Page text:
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Brews & Views Bulletin Board Service * Brews and Views Archive 2008 * Archive through January 07, 2008 * Pilsner Urquell Clone ?? < Previous Next >

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Ron Siddall
Advanced Member
Username: El_cid

Post Number: 514
Registered: 12-2005
Posted From: 198.135.241.18
Posted on Thursday, December 20, 2007 - 05:03 pm:   Edit Post Delete Post View Post/Check IP    Ban Poster IP (Moderator/Admin only)

I was reading about Pilsner Urquell and their mashing techniques and found two different mash temps as follows:

- BT 1997 in an article by Peter Ensminger says a temp of 143 F

- BYO 2000 in an article by Mikoli Weaver says a temp of 149 F

Quite a difference there.

The reason I point this out is that I was going to make this style at two different mash temps.

The first was going to be a batch at 155 F like Jack Schmidling does and the other at the 143 F temp as outlined in the BT article.

However, the article in BYO has thrown my 143 F temp into question.

Any thoughts?

I do not want to do three different batchs at three different temps at this point in time.

Thanks.
 

Chumley
Senior Member
Username: Chumley

Post Number: 5205
Registered: 02-2003
Posted From: 63.118.227.254
Posted on Thursday, December 20, 2007 - 05:44 pm:   Edit Post Delete Post View Post/Check IP    Ban Poster IP (Moderator/Admin only)

Hmmm...given that Pilsner Urquell is triple decocted, I would think I would step mash. Maybe 143°F for 45 min, raise to 155°F for another 45 min? Then for a second batch, try 149°F for 90 min.

From PU's website:

Pilsner Urquell gets its unique flavor from triple decoction.

Triple decoction is what makes the Pilsner Urquell brewing process different from all others. It is based on principles developed over a hundred years ago and is at the heart of our beer's taste characteristics.

Triple decoction is a crucial step during the second brewing phase called mashing. Malted barley grains are taken from the malthouse, crushed and prepared in a 'mash' made of malt and the soft water characteristic of Pilsner Urquell. Part of the mash is separated from the whole and heated in copper pans before being returned to the main mash.

Triple decoction
While other brewers heat the mash only once, or twice at most, Pilsner Urquell is the only beer to be brewed by heating the mash three times - a process known as 'triple decoction'. Complex, slow and costly we insist on retaining this process, which Josef Groll introduced in 1842. It is crucial in maintaining Pilsner Urquell's unique aromatic flavor and unique softness.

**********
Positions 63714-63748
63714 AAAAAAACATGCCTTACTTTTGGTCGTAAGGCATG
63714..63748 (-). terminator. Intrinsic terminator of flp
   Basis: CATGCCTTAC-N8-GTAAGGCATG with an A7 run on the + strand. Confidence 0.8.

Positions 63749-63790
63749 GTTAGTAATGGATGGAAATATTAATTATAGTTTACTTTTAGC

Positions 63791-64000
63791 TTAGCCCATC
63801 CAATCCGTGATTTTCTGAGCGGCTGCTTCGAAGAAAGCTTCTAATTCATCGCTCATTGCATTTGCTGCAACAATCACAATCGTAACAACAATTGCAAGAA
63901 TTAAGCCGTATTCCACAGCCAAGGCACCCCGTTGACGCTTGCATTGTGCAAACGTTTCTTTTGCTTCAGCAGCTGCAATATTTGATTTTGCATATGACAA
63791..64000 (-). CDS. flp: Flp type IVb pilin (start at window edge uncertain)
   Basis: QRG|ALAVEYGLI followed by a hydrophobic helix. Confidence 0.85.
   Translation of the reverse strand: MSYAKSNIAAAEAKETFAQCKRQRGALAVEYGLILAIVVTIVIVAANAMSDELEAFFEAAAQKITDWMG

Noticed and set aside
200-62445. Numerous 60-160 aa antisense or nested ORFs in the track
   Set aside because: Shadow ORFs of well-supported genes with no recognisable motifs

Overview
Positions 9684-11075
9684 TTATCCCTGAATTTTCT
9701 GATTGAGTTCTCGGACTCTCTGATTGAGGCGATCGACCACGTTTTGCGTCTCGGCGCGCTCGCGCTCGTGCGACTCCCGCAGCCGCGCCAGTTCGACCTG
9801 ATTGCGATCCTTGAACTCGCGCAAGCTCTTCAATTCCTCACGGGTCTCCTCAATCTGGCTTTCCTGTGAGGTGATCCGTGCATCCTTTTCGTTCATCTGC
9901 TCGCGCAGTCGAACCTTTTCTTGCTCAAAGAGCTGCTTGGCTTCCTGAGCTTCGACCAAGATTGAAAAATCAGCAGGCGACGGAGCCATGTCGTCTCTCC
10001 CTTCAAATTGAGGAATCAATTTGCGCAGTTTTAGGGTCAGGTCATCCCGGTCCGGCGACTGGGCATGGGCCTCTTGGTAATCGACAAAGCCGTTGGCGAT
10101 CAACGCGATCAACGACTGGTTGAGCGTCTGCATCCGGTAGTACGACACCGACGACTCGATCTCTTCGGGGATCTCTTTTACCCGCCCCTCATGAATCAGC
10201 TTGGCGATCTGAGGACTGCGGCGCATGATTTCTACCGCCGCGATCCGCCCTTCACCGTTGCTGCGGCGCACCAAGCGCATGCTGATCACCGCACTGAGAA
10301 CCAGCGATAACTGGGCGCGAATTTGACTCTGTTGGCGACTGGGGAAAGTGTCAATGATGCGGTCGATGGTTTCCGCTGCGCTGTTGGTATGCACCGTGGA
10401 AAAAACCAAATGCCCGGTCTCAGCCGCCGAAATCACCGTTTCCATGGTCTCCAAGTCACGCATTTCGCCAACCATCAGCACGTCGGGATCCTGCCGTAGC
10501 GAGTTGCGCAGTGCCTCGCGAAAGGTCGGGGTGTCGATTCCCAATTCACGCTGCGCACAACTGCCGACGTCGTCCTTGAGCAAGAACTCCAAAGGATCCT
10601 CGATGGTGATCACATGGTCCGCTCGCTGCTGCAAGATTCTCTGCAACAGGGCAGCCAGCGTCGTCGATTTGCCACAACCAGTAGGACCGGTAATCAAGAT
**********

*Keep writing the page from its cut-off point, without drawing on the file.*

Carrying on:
Open flame heating
We insist on direct flame, or "fire-brewing", during decoction, whilst most brewers employ electric or steam-coiled heating devices. This helps develop the golden color, the toasted grain bouquet and the balanced caramel flavor which distinguishes Pilsner Urquell from all other beers.

Noble wort hopping
The mixture of malt and water, known as the sweet wort, is separated from the spent grains and moved to the brew kettle. It is here that the noble Saaz hops are added to create hop wort. This is also boiled three separate times to extract Pilsner Urquell’s distinctive hoppy flavor.
 

Ron Siddall
Advanced Member
Username: El_cid

Post Number: 515
Registered: 12-2005
Posted From: 198.135.241.18
Posted on Thursday, December 20, 2007 - 06:50 pm:   Edit Post Delete Post View Post/Check IP    Ban Poster IP (Moderator/Admin only)

Chumley, they do tripple decoction but they go from Acid Rest to Protein Rest (127F), from Protein Rest to Starch Coversion (143F) and from Starch to Mash Out (163).

I am using well modified malt so the decoctions from acid to protein are not needed. Just infuse to the conversion temp.

I am not trying for an exact clone. Rather I want to test the affect of a lower mashing temp versus the 155F that Jack uses. I am just trying to decide which lower temp to use.
 

Chris Colby
Advanced Member
Username: Chriscolby

Post Number: 501
Registered: 03-2003
Posted From: 66.68.184.29
Posted on Thursday, December 20, 2007 - 08:00 pm:   Edit Post Delete Post View Post/Check IP    Ban Poster IP (Moderator/Admin only)

Hey Ron,
If I recall correctly, Pilsner Urquell malts their own grain. They then do a triple decoction on this (presumably undermodified) malt. As per their website quoted above, they use a direct fired decoction vessel, where they imply that some color is developed. (They also say their wort is boiled three separate times, whatever that means.)